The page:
Discrete Random Variable
Random in statistics does not mean ‘haphazard’ but it means a kind of order that emerges in the long run. For example we term unpredictable things that happen in our life as ‘random’. But we rarely see enough repetition of the same random phenomenon to observe a long term regulatrity that probability describes about ’random’ness.
If we define X={number of heads in a three coin tosses}, then X can take ONLY values 0,1,2 and 3. Hence X is a discrete variable. And since the coin tosses resulting in Heads can occur randomly in any order, X is a DISCRETE random variable.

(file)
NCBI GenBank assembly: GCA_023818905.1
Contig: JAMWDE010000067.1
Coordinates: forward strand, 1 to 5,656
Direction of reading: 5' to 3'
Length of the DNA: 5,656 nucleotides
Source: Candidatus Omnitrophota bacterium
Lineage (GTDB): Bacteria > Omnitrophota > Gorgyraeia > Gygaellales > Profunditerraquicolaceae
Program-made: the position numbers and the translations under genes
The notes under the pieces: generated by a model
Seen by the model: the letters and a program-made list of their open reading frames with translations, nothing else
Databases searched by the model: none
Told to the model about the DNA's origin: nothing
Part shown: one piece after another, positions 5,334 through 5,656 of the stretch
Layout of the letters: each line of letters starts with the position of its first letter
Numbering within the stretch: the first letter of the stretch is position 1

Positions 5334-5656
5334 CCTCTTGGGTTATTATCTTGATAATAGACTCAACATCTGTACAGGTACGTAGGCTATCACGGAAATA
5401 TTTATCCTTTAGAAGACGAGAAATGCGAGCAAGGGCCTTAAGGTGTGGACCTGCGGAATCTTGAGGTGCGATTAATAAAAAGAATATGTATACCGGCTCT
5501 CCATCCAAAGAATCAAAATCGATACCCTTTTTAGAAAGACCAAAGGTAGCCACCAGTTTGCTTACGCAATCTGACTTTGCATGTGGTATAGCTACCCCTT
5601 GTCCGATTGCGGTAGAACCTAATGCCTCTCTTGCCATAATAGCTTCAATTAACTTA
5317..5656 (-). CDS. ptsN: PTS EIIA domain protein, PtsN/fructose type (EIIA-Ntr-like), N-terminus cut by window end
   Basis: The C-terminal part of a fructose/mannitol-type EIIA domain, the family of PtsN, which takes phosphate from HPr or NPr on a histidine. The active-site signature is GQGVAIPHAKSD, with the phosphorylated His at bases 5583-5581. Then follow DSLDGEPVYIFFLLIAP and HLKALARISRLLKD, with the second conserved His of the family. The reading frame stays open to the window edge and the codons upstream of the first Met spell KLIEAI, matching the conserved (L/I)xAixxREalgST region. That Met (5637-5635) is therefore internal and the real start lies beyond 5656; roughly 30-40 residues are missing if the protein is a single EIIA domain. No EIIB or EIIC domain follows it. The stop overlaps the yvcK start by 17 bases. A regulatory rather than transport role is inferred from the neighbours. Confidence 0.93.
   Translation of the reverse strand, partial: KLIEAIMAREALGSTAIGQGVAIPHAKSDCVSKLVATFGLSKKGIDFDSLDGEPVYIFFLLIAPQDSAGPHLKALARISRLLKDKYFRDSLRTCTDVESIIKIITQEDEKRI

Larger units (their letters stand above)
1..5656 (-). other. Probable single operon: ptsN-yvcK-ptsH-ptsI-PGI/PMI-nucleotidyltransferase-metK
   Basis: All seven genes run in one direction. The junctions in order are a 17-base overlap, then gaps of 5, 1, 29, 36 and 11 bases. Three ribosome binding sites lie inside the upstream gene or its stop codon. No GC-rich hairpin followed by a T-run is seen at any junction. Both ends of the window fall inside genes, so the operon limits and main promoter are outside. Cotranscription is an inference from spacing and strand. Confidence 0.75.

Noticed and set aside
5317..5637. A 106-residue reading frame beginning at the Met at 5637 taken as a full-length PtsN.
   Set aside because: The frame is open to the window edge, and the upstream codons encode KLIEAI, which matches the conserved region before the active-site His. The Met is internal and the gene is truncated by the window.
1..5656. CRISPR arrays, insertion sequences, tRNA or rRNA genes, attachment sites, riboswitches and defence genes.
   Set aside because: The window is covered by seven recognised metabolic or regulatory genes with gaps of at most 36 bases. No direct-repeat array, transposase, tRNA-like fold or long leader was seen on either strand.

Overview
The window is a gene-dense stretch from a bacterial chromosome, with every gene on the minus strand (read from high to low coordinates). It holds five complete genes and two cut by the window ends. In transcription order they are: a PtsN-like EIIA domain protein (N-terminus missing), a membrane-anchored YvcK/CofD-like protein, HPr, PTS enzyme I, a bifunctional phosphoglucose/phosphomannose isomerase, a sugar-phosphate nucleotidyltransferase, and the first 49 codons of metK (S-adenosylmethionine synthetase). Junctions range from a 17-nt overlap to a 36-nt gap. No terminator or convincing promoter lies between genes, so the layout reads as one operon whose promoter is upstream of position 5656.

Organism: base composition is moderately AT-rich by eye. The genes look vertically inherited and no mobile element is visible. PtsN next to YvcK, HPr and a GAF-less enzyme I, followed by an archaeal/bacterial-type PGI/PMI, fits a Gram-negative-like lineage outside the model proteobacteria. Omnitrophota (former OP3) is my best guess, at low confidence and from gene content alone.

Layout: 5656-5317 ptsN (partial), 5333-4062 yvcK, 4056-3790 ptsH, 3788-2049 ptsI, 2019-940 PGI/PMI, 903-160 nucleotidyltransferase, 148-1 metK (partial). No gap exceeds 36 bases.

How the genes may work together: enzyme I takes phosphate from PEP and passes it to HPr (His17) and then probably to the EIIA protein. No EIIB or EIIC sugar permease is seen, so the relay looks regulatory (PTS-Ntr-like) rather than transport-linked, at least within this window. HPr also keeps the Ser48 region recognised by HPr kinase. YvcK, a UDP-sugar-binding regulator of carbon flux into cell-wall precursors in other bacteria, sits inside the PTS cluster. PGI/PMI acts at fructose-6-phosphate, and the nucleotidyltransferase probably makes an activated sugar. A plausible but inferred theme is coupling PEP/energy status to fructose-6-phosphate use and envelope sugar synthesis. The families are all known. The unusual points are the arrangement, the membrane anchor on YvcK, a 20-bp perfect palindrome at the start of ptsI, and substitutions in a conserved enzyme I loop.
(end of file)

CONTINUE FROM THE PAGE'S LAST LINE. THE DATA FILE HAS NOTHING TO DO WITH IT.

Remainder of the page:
x < c(0,1,2,3)
y < c(1/8,3/8,3/8,1/8)
barplot(y,names.arg=x,ylab = "Probability", xlab="Discrete X Values", ylim = c(0,1))
continuous Random Variable (X)
However, if we define X ={all values between 0 and 2}, there can be infinitely many possible values, so X is called a continuous random variable. This is demonstrated below.
x < seq(0,2,length=1000)
y < dnorm(x, mean = 1, sd = 0.5)
plot(x,y)